By: Carol J. Fuhler
If one could briefly walk in someone else’s shoes or see through someone else’s eyes, would one choose an adolescent with learning disabilities (LD)? Perhaps not, because these particular adolescents are in a different position. Their bodies are maturing, their emotions are changing, academic demands are increasing, and they are beginning to contemplate exciting but possibly frightening future vocations. In addition, these young adults do not possess the academic expertise that would enable them to maintain the same pace toward independence as their peers. Most are perceptive enough to detect the widening gap, however. This group of learners has an inordinately high need for social reinforcement, and sometimes seek it in inappropriate ways. They frequently exhibit anxiety in mastery situations, fear failure at nearly every bend of the road, and have a low expectancy for success based on past performances (Harter, 1978). While coping with a myriad of physical and emotional fluctuations, these students are expected to be motivated learners. It is easy to see why academic motivation might not be one of their areas of strength. Is there a key educational approach that will foster motivation in adolescents with learning disabilities?
Cohen and Beattie (1984) suggested that unique teaching strategies may be required to prevent (or decrease already existing) frustration, anger, and lack of motivation in the student with LD. Educators who strive to teach this population to be independent, intrinsically motivated learners might integrate the following list of practical suggestions into classroom procedures.
Provide alternative ways for students to complete assignments or ask students for innovative ways to meet requirements. The element of choice gives students less opportunity to balk at adult-imposed requirements and lets them feel more in control of their learning. If spelling words need review, for example, give the students an option of writing a creative paragraph with them (Adam, 1990; Hansen, 1987).
Let students complete math assignments in matched ability pairs. Once the work is done, students hand in their best effort, one assignment with both names attached. Some experience a motivational boost resulting from the successful completion of their work. A bonus is that content is mastered more thoroughly as the students work through and discuss problems together. Change the pairings periodically. Not only will students learn math, they will also master the art of human relations (Johnson & Johnson, 1985; Slavin, 1987).
Children can be asked to assess their own progress from time to time, for they can be most critical in their judgments. Ask students to grade themselves at midterm and semester’s end, sharing both the grade and their rationale with the teacher. Their insights and honesty can be counted upon (Goodman, Goodman & Hood, 1989). Following completion of a group project, request both individual and collective grades based upon the group’s evaluation of members’ contributions.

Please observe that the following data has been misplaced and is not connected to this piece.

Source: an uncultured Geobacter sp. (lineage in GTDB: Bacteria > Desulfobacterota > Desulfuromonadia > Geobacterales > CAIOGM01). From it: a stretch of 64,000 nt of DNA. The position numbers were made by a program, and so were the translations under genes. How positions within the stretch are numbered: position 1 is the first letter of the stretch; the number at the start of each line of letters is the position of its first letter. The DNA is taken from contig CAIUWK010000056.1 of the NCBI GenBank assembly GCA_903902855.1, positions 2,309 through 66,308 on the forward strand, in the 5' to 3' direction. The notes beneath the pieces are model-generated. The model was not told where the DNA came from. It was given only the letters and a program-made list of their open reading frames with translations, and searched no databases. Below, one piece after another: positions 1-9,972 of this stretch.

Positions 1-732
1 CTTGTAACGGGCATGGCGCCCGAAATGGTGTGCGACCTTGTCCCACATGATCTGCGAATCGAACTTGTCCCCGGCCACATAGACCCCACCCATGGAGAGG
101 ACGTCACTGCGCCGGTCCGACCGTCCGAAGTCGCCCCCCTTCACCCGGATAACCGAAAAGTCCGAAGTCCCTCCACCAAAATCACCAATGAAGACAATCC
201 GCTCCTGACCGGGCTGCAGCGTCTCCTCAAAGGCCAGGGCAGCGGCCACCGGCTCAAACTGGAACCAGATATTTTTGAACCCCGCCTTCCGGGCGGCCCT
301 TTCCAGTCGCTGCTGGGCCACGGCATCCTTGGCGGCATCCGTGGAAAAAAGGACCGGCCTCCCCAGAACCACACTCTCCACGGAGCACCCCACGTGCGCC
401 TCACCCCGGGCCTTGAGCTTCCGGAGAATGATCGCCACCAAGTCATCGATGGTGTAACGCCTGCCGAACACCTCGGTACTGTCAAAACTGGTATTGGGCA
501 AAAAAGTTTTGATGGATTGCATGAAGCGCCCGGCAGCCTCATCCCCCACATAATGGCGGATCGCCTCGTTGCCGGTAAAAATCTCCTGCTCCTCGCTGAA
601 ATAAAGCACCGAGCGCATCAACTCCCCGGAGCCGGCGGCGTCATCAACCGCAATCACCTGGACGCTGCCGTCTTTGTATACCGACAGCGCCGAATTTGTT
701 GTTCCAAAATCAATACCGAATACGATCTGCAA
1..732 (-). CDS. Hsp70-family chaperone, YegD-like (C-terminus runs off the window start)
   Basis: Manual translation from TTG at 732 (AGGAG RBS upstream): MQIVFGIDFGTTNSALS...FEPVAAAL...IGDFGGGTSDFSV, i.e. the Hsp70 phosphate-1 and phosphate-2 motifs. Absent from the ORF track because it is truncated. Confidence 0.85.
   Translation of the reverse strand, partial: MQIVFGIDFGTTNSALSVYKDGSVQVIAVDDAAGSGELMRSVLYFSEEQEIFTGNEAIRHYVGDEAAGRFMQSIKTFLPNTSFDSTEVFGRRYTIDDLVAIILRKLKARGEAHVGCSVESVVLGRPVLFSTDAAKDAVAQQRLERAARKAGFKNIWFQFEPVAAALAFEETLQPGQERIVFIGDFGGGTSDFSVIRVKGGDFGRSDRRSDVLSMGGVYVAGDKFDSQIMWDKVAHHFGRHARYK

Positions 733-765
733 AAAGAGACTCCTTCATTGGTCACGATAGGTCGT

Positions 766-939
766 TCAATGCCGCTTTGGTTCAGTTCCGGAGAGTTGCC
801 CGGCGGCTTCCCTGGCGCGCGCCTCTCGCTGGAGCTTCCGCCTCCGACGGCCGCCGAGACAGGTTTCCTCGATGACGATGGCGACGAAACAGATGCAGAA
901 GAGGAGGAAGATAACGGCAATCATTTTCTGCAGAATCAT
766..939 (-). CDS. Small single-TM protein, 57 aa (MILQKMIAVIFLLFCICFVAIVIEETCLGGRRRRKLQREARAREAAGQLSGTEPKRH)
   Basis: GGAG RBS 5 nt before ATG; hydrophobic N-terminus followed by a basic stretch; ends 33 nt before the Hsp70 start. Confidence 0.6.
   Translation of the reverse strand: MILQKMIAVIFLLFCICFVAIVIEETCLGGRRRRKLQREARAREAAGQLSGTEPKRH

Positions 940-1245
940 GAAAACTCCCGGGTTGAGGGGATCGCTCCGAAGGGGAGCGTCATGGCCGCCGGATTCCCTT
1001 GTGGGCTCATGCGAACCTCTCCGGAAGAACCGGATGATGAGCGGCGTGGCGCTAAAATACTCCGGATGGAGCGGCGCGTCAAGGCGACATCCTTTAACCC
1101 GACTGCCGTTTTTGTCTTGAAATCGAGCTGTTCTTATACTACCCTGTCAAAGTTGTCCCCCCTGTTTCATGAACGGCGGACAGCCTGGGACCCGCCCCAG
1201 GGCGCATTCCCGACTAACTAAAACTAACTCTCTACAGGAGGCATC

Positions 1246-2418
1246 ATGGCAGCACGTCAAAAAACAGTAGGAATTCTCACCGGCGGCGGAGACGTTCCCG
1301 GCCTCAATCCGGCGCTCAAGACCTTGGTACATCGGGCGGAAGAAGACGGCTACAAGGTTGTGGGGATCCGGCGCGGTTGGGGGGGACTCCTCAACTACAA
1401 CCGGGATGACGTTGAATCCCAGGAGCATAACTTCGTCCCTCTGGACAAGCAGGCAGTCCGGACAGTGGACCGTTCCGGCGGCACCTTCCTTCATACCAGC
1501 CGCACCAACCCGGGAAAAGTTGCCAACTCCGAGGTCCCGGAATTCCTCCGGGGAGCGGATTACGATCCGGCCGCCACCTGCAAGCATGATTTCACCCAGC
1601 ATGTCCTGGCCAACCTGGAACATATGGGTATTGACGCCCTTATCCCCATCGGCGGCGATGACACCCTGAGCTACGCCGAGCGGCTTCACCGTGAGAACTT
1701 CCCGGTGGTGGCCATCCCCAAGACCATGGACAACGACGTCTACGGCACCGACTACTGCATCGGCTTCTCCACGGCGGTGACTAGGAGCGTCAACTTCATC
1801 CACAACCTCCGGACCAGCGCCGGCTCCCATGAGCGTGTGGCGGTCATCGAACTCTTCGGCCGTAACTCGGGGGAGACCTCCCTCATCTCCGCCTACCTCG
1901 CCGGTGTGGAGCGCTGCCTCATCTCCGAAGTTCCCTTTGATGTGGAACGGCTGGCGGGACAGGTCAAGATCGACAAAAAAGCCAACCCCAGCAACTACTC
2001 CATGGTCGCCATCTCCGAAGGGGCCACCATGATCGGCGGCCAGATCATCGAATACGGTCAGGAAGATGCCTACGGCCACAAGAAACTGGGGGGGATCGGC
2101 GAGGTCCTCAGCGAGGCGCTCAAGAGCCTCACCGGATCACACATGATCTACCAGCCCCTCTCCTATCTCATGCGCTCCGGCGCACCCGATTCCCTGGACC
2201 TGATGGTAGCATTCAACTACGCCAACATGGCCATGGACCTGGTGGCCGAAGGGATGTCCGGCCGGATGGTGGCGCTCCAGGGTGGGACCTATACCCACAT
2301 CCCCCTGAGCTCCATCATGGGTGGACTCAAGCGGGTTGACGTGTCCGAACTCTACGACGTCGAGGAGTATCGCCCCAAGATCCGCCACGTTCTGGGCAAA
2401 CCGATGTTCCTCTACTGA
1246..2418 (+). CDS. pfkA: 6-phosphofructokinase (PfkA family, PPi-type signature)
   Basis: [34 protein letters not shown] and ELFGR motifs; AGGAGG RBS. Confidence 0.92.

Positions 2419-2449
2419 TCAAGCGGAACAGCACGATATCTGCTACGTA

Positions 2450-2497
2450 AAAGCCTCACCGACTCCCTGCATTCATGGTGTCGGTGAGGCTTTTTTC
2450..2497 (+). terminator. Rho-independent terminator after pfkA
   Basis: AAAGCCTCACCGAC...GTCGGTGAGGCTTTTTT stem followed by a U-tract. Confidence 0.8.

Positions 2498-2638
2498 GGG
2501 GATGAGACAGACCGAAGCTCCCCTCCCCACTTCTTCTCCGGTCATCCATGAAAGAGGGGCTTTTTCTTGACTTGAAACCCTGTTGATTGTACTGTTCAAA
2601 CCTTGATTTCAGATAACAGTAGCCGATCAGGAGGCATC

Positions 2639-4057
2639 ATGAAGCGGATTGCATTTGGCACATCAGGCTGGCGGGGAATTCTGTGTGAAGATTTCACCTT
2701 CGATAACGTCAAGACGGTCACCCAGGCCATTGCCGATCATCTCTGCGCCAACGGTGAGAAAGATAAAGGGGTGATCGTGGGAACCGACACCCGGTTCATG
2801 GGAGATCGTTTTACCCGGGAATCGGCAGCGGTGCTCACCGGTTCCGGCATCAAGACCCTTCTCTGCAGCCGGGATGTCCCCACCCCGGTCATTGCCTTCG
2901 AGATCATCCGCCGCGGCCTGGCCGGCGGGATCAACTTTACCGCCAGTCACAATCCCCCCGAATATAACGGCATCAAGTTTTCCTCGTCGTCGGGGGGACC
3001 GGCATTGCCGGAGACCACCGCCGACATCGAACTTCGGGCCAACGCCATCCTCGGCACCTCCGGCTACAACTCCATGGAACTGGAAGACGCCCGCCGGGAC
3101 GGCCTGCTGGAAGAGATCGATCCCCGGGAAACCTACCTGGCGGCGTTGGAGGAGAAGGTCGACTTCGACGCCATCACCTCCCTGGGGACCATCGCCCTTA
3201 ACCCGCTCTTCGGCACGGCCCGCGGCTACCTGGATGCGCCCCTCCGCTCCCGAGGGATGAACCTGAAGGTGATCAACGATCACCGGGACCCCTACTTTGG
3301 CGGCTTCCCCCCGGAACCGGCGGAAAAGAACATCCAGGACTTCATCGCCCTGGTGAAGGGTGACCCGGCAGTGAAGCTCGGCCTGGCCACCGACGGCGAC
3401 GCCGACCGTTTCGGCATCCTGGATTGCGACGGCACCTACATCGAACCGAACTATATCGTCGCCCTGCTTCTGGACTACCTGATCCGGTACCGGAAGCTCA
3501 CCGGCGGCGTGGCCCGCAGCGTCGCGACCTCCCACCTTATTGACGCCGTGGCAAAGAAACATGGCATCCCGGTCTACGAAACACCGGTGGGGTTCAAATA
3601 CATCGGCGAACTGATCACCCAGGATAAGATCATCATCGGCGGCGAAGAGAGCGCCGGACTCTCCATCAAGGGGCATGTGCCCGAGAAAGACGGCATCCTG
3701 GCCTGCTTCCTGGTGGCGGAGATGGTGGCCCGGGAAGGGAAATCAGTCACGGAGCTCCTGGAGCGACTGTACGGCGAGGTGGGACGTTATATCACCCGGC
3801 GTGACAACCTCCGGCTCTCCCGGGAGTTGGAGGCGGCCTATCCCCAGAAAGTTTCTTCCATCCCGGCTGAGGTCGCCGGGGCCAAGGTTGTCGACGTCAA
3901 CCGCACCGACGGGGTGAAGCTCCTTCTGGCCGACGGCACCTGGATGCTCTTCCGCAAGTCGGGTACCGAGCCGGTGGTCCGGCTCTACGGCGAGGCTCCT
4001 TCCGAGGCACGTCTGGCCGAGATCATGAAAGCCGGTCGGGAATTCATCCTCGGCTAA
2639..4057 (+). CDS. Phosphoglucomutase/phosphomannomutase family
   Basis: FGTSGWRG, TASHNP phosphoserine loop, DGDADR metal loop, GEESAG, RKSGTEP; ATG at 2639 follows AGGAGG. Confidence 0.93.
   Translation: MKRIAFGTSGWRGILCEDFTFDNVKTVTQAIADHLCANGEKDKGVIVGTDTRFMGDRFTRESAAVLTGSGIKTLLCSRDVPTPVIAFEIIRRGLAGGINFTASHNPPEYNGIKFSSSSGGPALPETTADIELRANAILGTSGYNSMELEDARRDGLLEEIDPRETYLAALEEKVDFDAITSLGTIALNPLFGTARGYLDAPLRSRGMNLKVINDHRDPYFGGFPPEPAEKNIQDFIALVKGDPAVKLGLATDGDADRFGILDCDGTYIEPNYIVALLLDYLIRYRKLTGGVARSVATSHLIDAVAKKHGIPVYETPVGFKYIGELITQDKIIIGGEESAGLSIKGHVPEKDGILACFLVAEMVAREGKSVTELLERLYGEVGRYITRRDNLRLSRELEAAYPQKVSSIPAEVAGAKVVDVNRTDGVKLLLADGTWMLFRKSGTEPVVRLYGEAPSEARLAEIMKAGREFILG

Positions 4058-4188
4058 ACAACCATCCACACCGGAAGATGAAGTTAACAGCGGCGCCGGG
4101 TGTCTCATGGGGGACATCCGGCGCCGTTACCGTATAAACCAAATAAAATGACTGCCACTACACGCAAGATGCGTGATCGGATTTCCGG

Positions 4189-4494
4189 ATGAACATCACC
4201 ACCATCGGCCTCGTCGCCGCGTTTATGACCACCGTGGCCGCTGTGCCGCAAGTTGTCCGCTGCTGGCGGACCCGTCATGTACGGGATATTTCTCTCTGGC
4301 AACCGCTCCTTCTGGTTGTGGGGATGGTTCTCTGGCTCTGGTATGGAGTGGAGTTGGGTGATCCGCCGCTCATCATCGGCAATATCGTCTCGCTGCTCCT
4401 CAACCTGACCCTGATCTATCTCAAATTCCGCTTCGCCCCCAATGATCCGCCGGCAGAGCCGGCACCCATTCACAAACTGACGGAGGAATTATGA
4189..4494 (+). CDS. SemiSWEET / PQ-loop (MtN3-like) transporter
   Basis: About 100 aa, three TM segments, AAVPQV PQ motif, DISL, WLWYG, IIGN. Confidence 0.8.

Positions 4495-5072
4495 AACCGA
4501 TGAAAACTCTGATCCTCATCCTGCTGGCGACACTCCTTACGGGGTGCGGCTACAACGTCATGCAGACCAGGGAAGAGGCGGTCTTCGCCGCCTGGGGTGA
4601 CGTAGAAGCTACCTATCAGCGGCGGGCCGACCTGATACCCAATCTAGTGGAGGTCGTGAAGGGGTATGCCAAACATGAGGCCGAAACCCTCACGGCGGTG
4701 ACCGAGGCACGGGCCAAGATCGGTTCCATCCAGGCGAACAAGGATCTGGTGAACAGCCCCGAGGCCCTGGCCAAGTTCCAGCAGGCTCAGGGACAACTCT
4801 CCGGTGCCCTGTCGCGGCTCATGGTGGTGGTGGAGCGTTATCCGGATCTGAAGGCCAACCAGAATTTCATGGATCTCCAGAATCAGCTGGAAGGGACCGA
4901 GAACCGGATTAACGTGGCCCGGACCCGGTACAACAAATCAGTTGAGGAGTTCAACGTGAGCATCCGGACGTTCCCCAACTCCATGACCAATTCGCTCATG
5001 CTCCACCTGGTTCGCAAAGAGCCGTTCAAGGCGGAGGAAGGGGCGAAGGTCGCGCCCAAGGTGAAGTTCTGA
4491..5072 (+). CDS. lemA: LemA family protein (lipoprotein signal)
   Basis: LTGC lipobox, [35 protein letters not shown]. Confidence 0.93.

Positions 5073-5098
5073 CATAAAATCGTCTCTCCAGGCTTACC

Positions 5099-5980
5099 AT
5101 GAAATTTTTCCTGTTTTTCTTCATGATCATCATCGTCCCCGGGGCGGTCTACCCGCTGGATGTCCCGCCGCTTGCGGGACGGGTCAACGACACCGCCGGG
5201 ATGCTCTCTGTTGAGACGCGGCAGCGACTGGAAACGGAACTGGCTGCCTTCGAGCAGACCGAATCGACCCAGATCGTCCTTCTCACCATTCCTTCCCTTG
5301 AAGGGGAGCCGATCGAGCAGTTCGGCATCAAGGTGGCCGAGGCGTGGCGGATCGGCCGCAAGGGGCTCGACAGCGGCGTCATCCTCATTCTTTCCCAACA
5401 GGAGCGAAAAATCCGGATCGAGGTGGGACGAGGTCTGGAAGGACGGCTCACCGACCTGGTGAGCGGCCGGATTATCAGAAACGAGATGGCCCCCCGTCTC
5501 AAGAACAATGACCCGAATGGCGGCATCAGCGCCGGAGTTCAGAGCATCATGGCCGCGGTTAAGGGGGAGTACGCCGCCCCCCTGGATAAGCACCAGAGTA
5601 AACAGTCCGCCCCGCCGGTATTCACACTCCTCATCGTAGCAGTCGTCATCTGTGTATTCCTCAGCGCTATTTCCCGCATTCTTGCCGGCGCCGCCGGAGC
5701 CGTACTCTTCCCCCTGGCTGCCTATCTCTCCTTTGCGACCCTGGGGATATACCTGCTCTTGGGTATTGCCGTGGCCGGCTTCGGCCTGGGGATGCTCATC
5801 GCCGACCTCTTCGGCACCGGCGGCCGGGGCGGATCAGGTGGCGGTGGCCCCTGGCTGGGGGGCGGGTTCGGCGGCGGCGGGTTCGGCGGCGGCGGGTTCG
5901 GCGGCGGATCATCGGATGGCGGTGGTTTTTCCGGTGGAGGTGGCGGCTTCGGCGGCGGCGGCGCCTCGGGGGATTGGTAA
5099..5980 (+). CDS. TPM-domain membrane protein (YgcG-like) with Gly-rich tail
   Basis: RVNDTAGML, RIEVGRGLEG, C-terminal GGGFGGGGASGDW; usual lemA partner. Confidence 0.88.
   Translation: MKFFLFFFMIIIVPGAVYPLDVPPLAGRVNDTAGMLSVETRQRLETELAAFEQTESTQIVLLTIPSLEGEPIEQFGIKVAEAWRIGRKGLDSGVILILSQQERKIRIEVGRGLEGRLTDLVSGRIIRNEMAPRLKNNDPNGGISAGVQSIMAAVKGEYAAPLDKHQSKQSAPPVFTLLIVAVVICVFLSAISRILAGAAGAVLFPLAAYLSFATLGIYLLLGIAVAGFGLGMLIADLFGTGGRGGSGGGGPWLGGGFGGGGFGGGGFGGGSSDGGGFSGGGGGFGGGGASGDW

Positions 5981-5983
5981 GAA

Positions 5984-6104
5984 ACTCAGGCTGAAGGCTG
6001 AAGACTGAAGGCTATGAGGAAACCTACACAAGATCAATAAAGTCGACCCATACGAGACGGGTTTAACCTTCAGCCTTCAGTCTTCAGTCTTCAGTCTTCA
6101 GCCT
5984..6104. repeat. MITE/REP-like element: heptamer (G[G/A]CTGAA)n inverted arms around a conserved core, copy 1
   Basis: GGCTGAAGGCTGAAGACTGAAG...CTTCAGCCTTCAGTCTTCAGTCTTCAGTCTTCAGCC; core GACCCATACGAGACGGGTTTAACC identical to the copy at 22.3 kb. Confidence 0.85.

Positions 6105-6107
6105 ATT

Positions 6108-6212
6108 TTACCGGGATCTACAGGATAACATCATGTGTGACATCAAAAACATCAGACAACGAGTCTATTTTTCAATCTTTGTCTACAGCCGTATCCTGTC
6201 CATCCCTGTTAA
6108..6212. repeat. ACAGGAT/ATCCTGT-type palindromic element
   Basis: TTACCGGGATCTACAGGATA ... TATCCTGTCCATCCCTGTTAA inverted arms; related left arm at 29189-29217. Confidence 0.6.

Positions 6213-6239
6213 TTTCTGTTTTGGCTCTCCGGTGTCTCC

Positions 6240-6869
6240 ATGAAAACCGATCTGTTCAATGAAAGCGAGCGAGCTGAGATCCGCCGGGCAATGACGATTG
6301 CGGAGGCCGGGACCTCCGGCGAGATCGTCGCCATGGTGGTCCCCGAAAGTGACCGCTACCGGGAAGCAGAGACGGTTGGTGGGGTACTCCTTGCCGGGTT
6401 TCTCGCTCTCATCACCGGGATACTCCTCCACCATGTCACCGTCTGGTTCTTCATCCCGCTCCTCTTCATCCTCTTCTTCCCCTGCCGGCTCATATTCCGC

Topics to be studied should be of interest to students and arouse their curiosity (Goodman et al. , 1989; McCombs, 1984). The content should be related to students’ own experiences and tied to their lives in a meaningful fashion whenever possible. Students are liable to take a greater interest in knowledge that they view as being pertinent to them (Bruner, 1960). Glasser (in Gough , 1987) stated that at least half of today’s students are making little or no effort to learn because they don’t think schools are meeting their needs.
Move beyond the textbook in reading, letting students choose a novel or nonfiction book that appeals to them, subject to teacher approval. Children will read what they are interested in (Atwell, 1987; Hansen, 1987; Newman, 1985). Offer several enticing titles of paperbacks to students based on their own interests. Read a lively excerpt aloud or talk about books enthusiastically in an effort to match reading ability, interest, and reader. These efforts are bound to perk up flagging motivation. Be certain that suggested titles have true-to-life characters with whom young readers can relate (Schlager, 1978). The connection formed between realistic characters and real readers ensures that the book will be finished rather than relegated to the ranks of never-completed books. The Shadow Club (Shusterman, 1988), Stonewords (Conrad, 1990), or A View From the Cherry Tree (Roberts. 1975) might serve as motivators.
When writing assignments are given, teachers can guide writers into areas in which they may be “experts” and let them shine. Don’t forget the popular Writer’s Workshop, which encourages students to use their peers for sounding boards as they write.
Don’t just red-ink an answer that is wrong: Explain why an answer is incorrect. Focus on learners’ actions in a constructive way, providing information to students about their accomplishments. Remember that vulnerable adolescent ego. Children do enough self-disparaging when they fail. Adolescents don’t need educators telling them (or even implying) that they are not good enough (Deci & Chandler, 1986; Good & Brophy, 1984).
Set high, but manageable, expectations and provide opportunities for students to stretch and tone their minds (Good & Brophy, 1984). Small groups working cooperatively offer a safe and supportive arena for tentative “limbering up” exercises as students practice problem solving together. Students who are urged on by their peers tend to be more motivated than students who are in competition with each other. There seems to be more strength in a group celebration of success than in more individual celebrations (Johnson & Johnson, 1985).